My twenty-seventh book was Sean Griswold's Head by Lindsey Leavitt. This book is about Payton, who finds out her father has MS. Her school counselor tells her to pick a focus object, something that she can focus on to keep her mind off of her dad's health. She's supposed to pick an inanimate object, but, instead, she pick's Sean Griswold's head. Sean has sat in front of Payton since the third grade, so she figures this is a subject she knows pretty well. She doesn't really know him, aside from exchaning a few sentences about a quiz or loaning him a pencil. But she has been staring at the back of his head for six years. It will be easy, right? What she doesn't realize is that her slightly crazy friend Jac is also focusing on Sean, not on his head, but the boy. And Jac's goal isn't to get the boy for herself but to get the boy for Payton because she figures Payton needs a little pushing. But, when Jac pushes Payton too far, will they still be able to be friends? And what about Sean Griswold...will Payton ever get to know him or will he always be the boy with the big head that sat in front of her in class?
Tuesday, April 5, 2011
My twenty-sixth book was Mockingjay by Suzanne Collins (the third book in the Hunger Games Trilogy). I loved the other two books. This book, as many third or fourth books do) seemed a little forced. Like, she had to make up an ending to the series, and this was the best she could come up with. Katniss has survived two Hunger Games and is now in Rebel custody, along with a couple of refugees from District 12. Peeta, not to mention Johanna, has been captured by the Capitol. The rebels have set up base in District 13, which everyone thought was dead and gone, but is really surviving without the Capitol. After many months, and Katniss agreeing the be the Mockingjay, a symbol for the rebellion, the ruler of 13 agrees to form a rescue team to get Peeta. But when he comes back, he's not anything like the Peeta she once knew. And no one knows if they'll ever be able to get that Peeta back again...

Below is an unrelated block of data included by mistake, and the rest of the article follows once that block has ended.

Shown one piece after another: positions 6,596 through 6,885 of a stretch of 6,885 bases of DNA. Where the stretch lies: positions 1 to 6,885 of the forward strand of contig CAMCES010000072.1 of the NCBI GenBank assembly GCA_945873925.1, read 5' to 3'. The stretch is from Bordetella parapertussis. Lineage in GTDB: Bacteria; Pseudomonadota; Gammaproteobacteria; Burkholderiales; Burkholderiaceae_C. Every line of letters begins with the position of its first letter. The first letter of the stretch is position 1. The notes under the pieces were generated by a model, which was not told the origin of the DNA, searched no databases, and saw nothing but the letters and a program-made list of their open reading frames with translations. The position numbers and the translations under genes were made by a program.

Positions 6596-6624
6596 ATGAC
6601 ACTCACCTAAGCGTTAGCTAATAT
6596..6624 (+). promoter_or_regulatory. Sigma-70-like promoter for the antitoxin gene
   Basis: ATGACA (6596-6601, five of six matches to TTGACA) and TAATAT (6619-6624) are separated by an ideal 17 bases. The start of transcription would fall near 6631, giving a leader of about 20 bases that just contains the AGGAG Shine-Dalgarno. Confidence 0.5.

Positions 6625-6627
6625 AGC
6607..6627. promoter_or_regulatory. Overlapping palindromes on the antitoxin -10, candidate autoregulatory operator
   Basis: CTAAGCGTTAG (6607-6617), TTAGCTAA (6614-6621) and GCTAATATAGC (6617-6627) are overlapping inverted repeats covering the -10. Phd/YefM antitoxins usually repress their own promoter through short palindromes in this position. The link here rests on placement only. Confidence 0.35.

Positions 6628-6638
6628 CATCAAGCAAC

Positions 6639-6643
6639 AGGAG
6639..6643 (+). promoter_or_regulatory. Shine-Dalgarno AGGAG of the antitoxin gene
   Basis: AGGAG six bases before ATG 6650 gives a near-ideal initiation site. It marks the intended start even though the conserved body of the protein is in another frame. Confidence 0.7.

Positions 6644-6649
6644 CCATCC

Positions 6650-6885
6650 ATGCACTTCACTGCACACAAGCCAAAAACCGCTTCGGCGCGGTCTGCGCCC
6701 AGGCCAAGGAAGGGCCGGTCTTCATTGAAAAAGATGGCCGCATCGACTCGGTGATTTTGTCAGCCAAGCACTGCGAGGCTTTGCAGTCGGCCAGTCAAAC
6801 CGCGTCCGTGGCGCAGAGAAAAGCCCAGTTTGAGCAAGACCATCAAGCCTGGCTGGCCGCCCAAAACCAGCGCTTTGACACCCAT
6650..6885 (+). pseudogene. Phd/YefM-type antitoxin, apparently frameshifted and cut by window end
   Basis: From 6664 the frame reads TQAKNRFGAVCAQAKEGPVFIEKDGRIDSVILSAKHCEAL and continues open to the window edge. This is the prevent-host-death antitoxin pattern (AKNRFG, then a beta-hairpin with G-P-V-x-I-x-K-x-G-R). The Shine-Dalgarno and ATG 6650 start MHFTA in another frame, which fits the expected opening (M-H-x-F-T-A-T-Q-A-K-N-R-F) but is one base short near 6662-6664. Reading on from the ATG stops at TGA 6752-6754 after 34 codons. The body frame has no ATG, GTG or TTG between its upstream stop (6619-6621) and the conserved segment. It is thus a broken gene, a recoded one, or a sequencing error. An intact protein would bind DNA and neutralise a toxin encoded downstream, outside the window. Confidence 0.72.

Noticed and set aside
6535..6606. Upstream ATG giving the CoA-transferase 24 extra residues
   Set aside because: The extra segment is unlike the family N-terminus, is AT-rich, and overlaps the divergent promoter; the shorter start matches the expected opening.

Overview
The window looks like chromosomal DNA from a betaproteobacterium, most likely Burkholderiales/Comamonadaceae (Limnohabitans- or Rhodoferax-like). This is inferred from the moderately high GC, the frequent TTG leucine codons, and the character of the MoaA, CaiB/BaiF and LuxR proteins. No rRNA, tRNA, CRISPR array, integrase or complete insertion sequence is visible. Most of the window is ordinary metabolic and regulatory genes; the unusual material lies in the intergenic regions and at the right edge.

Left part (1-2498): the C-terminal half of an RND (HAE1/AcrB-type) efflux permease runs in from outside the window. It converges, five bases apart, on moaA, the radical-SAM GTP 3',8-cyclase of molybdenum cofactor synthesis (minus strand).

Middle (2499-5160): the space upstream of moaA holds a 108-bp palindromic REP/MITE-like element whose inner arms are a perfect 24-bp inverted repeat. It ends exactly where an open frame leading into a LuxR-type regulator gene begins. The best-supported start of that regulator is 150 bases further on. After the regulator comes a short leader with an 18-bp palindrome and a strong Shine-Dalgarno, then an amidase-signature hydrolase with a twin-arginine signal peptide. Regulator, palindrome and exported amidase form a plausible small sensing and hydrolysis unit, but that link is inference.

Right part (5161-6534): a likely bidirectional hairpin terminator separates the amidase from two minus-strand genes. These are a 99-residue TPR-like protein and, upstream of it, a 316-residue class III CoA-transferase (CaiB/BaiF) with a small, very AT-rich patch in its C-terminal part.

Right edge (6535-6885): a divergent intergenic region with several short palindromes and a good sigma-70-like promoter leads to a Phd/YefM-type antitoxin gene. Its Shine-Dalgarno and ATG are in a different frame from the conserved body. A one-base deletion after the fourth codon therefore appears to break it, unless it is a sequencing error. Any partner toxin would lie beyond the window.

Saturday, April 2, 2011
My twenty-fifth book is I Was Jane Austen's Best Friend by Cora Harrison. I just found this book at Barnes and Noble (I had never heard of the author...I just thought the title sounded cool) and got it. I've had it for a while, but just haven't gotten around to reading it. I finally read it this week and I'm glad I did. The book is about Jane Austen's cousin, Jenny Cooper (who's real name was Jane Cooper...but you can't have two Janes in a book about Jane Austen). Jenny risks her life and her reputation to send a letter to her aunt about Jane's health (she really did that in real life. She is considered to have saved Jane's life...thank goodness for that). When her Aunt Austen comes to get Jane, she decides to take Jenny home with her too, as Jenny is an orphan and Mrs Austen doesn't want Jenny in the horrible boarding school either. So, Jenny goes from her horrible life at the boarding school (and equally horrible life with her brother and sister-in-law before that) to the exciting and sometimes glamorous life at the Austen household. They are not rich, but they still get invited to balls, which Jenny gets to experience for the first time (in fact, the author based Jenny's first ball on Catherine's trip to the Assembly Rooms in Bath in Northanger Abbey). Overall, a good read, in addition to giving the reader a taste of what it might have been like to be a friend of Jane Austen's.